Whether Tiger Woods is healthy enough to compete at Medinah is still to be determined. He withdrew after a first-round 75 at the Northern Trust with a slight oblique strain but would have been hard-pressed to make the 36-hole cut had he not been hurting. Woods would have needed a 66 or better in the second round to advance. But any points would have been helpful, and Woods is now paying the price for a light summer of golf that saw him earn points at only the Memorial in early June and the U.S. Open.
After his Masters victory, Woods was 13th in points. He slipped to 28th heading into the Northern Trust and then fell another 10 spots, heading to the BMW at 38th.
To qualify for the Tour Championship at the BMW — at which all players will earn points — Woods is going to need a good week. According to the PGA Tour, Woods is projected to need a solo 11th-place finish or better to advance to Atlanta, where he won his 80th PGA Tour title last year.
The tour projects the range of points to qualify for the Tour Championship to be 1,280 to 1,365. Woods has 1,003 — or 177 below the minimum. If the minimum is all he needs, a top-18 finish would make it, but that is far from assured.
After this week’s BMW Championship, the top 30 move on to the Tour Championship, in which they will play under a new format meant to crown a single champion, the winner of the FedEx Cup.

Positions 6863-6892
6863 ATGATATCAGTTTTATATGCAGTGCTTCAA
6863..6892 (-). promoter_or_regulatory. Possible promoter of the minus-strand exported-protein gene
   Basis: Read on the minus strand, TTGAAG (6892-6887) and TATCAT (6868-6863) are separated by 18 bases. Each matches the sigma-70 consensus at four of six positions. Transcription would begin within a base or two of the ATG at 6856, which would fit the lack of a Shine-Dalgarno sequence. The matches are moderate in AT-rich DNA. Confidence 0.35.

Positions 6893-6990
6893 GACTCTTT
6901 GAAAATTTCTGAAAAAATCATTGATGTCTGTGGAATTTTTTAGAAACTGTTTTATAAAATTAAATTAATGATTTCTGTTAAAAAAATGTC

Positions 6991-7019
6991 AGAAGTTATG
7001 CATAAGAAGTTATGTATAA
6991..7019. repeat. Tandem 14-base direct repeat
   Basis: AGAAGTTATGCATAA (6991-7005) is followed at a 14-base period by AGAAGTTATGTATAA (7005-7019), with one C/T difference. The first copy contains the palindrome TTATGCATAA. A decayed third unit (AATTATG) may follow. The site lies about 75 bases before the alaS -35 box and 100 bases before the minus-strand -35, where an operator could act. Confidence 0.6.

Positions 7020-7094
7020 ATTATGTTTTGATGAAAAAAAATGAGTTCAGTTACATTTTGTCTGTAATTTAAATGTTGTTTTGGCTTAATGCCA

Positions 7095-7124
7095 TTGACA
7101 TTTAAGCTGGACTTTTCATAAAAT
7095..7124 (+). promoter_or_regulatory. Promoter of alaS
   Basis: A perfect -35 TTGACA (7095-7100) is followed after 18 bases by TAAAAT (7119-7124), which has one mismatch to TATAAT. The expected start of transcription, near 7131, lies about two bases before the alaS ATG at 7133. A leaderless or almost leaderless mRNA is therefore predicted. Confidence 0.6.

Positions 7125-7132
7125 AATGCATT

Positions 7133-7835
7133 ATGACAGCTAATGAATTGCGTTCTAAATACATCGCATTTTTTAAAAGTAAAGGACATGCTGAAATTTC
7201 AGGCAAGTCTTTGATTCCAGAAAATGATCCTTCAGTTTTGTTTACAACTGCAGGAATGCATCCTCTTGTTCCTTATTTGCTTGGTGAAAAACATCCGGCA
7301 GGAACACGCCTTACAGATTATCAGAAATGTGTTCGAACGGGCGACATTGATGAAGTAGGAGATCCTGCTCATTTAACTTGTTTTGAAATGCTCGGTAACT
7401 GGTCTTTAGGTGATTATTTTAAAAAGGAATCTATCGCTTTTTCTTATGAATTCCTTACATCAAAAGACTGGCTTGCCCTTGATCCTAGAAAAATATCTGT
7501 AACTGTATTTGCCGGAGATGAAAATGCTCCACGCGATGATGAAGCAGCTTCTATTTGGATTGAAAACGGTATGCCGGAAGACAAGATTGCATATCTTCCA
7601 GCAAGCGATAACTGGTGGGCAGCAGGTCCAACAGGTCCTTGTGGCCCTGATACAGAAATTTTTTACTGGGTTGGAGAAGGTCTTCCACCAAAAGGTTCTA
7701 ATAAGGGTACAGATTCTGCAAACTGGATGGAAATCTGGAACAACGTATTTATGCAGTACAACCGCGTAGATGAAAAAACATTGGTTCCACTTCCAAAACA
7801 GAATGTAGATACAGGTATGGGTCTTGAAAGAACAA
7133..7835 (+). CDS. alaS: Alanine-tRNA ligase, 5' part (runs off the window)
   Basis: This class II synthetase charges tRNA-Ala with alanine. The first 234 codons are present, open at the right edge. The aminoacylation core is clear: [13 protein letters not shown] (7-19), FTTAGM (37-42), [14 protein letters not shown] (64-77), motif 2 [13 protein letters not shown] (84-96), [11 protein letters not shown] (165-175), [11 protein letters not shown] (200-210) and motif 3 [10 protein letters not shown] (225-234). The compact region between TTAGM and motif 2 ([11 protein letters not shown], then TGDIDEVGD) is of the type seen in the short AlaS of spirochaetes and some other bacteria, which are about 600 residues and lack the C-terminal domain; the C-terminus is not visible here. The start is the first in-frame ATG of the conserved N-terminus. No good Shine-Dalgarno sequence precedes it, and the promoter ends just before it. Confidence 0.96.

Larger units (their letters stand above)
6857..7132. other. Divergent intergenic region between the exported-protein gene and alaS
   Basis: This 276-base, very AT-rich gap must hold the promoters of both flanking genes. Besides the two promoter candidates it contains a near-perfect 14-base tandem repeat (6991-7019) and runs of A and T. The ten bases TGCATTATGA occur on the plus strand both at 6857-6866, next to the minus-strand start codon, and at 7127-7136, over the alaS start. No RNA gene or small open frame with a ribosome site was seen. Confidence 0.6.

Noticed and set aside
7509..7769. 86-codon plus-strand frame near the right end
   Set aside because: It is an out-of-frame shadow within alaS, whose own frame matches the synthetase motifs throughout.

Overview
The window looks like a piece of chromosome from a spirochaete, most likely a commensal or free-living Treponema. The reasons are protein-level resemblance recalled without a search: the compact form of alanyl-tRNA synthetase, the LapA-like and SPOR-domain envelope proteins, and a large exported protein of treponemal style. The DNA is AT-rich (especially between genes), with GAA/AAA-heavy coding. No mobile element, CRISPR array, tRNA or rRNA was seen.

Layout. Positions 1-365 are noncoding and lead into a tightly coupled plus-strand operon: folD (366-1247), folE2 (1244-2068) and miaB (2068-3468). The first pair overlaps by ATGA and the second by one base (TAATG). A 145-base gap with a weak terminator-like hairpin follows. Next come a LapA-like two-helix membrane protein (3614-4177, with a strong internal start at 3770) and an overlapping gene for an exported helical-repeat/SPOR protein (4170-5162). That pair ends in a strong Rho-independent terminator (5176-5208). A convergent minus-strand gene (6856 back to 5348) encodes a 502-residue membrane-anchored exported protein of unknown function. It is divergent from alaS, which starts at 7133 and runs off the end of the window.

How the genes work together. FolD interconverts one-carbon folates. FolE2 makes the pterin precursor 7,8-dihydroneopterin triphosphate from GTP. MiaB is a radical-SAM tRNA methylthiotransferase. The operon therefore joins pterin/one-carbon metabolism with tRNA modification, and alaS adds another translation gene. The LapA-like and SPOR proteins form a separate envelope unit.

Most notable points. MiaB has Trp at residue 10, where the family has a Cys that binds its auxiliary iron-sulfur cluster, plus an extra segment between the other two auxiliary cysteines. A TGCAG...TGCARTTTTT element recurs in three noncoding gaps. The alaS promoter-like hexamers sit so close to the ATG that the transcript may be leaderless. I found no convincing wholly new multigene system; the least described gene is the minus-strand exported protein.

Instead of a points reset, the leader — now Koepka — will begin the tournament at 10 under par. Whoever is second — currently Reed — will start at 8 under. Every player will have a “staggered score” down to those ranked 26th to 30th, who will start at even par.
The idea is to make it easier to follow. Instead of trying to figure how many points will push a player into the top of the FedEx standings, it will be apparent from the scoreboard in relation to par. But there will be no separate winner of the Tour Championship, as there was last year, when Woods won his 80th PGA Tour title.
The winner of the FedEx Cup will be credited with an official PGA Tour victory. But for the purposes of Official World Golf Ranking points, the players will earn points based on their 72-hole scores.